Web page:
State Testing: To Waive or Not to Waive?

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Representative John Waldron, District 77

I’m a teacher-turned-legislator, trying to figure out where we go from here. With covid-19 cases surging in Oklahoma, we can foresee a repeat of last year, when the disease forced a shutdown of Oklahoma’s public schools. One thing we didn’t have to worry about last year was standardized testing. Recognizing that the pandemic shutdown made testing impossible, the federal government approved waivers to suspend testing here and throughout the country. Is that going to happen again in 2020-2021?

I decided it was time to start that conversation, so last week I sent a letter on behalf of the House Democratic Education Group, requesting that Oklahoma request a waiver again. After all, kids lost ¼ of the last school year. Even without disruption this year, will their tests generate reliable data? There’s a lot at stake: In addition to giving every school a letter grade based largely on test scores, OSDE allocates tens of millions of dollars to schools designated in need of comprehensive improvement. But the system we use has also been criticized for doing nothing more than indicating which schools are in poor neighborhoods. Oklahoma City has no A schools (aside from one charter); Edmond has no F schools. And has all this federal aid actually helped any schools get out of the basement? I’m still waiting on evidence of that from the State Department. Meanwhile, money keeps moving out of neighborhood public schools and into charter schools, and veteran teachers continue to flee the test-bound, data-driven system.

On Friday Dr. Hofmeister responded: “We believe any discussion of a federal waiver request is premature… the USDE has clearly conveyed that it is outside their authority under ESSA to consider waivers for the 2020-21 school year barring a natural disaster or widespread disruption.” That’s a fair point, as far as it goes. It is up to the federal government to waive or not to waive. But is it too soon to talk about it? I took the issue to some online teacher communities to find out that they thought. The results did not surprise me.

The vast majority of teachers who spoke out – and there were almost a hundred – felt that another waiver was necessary. Only one person spoke out for the system – and he worked for the Department of Education. Everyone else felt that things would be hard enough next year without the burden of tests that might generate bad data anyway, given the challenges we will be facing. More than that, many career educators expressed their consternation with a system they feel has become oppressive. High-stakes testing, testing of 3rd graders, summative grades for schools based on test performance, had all created unbearable burdens on their teaching. Maybe that’s a reason so many are leaving.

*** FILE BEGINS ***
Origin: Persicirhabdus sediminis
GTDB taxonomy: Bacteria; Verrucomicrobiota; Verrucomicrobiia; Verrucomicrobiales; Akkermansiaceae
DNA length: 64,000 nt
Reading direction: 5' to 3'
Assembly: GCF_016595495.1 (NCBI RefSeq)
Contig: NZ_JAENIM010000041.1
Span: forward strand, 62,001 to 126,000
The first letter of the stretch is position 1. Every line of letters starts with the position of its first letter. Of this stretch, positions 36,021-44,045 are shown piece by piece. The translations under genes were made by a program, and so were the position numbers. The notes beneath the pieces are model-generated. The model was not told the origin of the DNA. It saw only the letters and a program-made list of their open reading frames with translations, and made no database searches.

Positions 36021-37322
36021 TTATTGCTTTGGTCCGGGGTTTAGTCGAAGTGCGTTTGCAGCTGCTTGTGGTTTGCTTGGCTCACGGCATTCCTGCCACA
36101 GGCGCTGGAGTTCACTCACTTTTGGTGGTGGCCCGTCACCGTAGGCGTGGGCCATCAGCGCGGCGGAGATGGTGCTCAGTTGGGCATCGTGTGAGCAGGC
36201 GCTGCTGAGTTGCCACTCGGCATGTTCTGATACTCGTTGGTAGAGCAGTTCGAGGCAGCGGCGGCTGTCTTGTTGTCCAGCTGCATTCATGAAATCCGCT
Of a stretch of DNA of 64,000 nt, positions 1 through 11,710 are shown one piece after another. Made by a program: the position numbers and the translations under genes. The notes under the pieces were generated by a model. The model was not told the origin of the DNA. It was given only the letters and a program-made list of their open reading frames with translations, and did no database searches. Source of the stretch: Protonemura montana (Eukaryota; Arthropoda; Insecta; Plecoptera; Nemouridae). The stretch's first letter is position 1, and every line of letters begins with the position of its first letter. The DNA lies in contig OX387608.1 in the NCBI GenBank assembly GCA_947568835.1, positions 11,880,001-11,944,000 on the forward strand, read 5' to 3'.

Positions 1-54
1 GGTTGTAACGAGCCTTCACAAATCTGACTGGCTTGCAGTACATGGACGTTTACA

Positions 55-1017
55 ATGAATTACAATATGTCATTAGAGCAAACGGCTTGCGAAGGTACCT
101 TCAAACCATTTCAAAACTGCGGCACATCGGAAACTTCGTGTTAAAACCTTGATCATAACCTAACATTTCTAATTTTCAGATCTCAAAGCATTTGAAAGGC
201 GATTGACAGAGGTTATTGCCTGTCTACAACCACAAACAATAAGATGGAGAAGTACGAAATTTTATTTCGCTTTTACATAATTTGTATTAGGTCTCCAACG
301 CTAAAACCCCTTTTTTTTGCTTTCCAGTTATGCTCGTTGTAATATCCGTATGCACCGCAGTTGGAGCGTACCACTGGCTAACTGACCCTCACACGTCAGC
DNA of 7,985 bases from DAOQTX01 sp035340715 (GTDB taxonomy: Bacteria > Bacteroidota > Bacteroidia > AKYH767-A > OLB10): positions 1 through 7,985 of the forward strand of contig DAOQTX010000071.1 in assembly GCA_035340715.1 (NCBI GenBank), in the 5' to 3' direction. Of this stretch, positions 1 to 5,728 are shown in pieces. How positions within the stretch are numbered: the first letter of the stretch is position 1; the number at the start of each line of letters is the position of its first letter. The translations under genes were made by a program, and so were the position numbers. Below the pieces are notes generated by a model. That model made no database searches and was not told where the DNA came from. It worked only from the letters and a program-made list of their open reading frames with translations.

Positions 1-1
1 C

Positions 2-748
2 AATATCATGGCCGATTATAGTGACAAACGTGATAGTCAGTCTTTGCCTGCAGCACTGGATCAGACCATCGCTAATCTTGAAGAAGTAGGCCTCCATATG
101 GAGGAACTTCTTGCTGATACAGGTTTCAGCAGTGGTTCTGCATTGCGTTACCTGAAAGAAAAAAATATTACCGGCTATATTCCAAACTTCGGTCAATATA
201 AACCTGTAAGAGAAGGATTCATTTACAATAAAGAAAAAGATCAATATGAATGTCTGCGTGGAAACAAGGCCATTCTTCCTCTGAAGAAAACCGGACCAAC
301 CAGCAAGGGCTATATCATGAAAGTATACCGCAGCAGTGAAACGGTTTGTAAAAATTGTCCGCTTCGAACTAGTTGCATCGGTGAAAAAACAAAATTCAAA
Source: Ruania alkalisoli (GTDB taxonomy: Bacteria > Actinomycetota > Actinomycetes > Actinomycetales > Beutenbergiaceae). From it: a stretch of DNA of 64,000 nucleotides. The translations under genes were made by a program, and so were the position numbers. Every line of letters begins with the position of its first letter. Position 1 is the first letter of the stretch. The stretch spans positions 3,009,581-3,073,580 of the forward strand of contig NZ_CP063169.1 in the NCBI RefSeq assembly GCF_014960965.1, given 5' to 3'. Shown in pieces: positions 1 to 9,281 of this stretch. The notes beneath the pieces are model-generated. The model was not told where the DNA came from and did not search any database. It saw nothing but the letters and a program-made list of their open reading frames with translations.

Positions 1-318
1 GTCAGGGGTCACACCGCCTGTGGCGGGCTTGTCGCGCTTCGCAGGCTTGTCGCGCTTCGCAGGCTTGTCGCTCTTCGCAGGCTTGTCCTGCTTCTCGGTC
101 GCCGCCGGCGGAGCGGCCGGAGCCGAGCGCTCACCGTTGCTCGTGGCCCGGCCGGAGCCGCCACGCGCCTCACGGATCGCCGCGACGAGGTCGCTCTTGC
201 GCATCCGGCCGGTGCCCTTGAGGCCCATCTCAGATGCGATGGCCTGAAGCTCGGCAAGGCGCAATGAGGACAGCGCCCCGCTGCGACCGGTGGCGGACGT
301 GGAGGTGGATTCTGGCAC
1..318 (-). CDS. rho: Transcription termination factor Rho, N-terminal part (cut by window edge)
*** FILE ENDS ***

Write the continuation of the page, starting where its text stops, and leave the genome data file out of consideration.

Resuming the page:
I don’t believe this is a case of bad bureaucrats against noble teachers. I’m a teacher myself. I know that we need standards of measurement. And we are talking about a federal law requiring state tests. But I hope that the officials who oversee our state education apparatus recognize the opportunity for dialogue with the people in the classrooms. Teachers won’t just shut up and teach. They need to be heard, and if their voices are not considered, they leave. We are at a crisis point in testing at the state and federal level. Something has to give. The way forward is for us to begin a grassroots discussion to inform state officials all over the country. The states should push the federal government to do the right thing. It’s a big complex system, but if we don’t begin with the fundamental unit – the classroom – how can we say that the system is designed to serve our children, and not itself?

John Waldron represents District 77 in the Oklahoma House of Representatives.


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